Intangible assets: introduction: background (including goodwill)
The rules in CTA09/PART8 (formerly FA02/SCH29) apply to those assets of a company which accountants would classify as intangibles, and also to goodwill. Generally the asset must be created after 31 March 2002 or acquired from an unrelated party after that date to come within the regime.
The term ‘intangible asset’ covers not only intellectual property, such as patents, copyrights, trademarks and know-how, but also a variety of other assets with commercial value such as agricultural quota, payment entitlements under the single payment scheme for farmers, franchises and telecommunication rights. ‘Goodwill’, in accounting terms, is simply the difference between the price a business fetches when it changes hands, and the value of its identifiable (including intangible) assets. But goodwill that only appears in the consolidated accounts of a group of companies, and not in company-level accounts, is outside the scope of the CTA09 rules.
The guidance in this manual on the scope of the intangible assets regime, explaining which assets come within it, starts at CIRD11000.
Types of asset excluded from the CTA09 rules are covered at CIRD25000 onwards. These are, principally, assets already subject to special tax provisions (such as film rights) or where the intangible asset is a right over tangible property CIRD25030.
Value and volatility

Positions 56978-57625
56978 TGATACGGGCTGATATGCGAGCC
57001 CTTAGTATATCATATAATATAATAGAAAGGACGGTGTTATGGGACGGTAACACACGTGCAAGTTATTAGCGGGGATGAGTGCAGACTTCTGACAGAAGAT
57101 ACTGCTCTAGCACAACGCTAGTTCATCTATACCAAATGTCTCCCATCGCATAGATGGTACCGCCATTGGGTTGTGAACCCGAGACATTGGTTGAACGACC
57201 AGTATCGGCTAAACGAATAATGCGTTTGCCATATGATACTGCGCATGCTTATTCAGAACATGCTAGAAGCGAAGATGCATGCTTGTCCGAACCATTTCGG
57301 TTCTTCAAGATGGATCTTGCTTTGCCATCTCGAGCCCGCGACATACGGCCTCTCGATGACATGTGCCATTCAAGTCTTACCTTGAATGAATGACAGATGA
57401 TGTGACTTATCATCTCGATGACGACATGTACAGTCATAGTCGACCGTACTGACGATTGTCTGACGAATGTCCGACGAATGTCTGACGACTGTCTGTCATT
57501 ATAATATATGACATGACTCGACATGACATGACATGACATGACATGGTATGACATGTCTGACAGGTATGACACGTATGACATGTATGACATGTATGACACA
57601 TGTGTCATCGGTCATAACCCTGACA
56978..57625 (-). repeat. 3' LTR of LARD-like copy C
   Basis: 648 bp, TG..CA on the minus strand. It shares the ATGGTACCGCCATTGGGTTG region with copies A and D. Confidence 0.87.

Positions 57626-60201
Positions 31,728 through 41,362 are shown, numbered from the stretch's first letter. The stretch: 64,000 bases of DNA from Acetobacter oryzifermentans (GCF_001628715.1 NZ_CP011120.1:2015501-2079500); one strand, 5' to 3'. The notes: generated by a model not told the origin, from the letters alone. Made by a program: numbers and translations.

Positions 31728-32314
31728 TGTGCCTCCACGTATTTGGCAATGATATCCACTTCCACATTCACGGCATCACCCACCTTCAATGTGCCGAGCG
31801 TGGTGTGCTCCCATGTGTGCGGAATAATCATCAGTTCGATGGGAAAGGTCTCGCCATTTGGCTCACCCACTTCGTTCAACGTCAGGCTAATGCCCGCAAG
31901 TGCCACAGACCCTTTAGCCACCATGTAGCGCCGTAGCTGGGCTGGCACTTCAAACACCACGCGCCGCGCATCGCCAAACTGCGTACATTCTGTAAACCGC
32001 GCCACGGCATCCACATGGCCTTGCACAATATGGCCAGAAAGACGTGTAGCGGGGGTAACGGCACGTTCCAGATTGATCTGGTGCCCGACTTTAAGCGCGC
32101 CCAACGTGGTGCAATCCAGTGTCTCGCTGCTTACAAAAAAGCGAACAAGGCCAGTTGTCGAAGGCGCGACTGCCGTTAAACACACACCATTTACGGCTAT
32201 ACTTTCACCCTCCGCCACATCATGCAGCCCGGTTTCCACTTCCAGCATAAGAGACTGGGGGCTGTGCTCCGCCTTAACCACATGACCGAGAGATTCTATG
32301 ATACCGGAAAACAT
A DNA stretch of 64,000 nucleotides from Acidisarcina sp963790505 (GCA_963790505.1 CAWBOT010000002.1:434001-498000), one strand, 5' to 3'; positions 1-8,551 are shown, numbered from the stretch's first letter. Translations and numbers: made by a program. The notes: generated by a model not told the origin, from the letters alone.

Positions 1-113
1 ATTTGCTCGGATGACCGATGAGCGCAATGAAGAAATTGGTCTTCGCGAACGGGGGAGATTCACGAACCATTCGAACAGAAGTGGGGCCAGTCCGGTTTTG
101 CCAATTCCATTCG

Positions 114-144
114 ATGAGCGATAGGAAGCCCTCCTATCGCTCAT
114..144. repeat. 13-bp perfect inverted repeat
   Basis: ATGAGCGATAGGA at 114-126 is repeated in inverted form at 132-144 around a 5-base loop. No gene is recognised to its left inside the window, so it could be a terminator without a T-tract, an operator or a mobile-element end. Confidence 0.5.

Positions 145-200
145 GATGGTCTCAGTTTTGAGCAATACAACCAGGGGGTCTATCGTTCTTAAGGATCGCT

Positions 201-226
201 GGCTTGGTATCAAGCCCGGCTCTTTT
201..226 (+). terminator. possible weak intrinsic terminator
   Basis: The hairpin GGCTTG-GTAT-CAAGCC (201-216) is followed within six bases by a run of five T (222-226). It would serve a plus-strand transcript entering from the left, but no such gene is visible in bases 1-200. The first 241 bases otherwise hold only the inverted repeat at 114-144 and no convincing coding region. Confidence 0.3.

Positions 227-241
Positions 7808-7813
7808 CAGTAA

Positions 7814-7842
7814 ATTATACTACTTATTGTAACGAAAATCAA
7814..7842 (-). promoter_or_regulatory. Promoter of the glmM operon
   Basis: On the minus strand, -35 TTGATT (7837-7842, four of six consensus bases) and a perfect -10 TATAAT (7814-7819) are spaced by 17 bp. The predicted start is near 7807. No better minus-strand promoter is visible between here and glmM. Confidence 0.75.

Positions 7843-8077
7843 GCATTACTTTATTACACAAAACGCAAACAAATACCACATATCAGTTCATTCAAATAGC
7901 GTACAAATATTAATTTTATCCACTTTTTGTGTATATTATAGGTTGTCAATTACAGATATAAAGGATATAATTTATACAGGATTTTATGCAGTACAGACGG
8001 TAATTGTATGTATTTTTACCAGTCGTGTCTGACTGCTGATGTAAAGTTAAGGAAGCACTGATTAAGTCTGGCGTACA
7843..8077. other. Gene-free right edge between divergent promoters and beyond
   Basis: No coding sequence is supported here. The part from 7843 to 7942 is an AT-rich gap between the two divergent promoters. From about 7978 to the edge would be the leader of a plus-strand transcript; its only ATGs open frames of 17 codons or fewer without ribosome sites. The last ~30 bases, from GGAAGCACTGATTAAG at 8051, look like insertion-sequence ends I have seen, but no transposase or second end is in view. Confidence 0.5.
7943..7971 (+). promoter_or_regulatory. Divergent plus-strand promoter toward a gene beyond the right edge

The importance of intangible assets is growing, and over time they have come to represent an increasing proportion of the value of the corporate sector. However the value of such assets, taken individually, may prove volatile. A patented drug may have to be withdrawn from the market, the business potential of a technology change may prove to have been over-optimistically assessed, or adverse press coverage may damage the value of a previously well-established brand.
The tax rules
The rules for intangible assets, apart from those introduced in CTA09, vary with the different types of intangible asset. The effect is that reductions in value of these assets sometimes qualifies for an income deduction on first principles, sometimes via capital allowances but often not at all. Conversely, profits on disposal of intangibles are sometimes taxed as income, sometimes as capital with no special reliefs and sometimes (goodwill and farm and fish quotas) get CG roll-over relief. CIRD10145 sets out where the guidance on these rules is to be found.
The approach in CTA09 abandons such distinctions and reflects both the increasing importance of such assets commercially and their acknowledged volatility in value.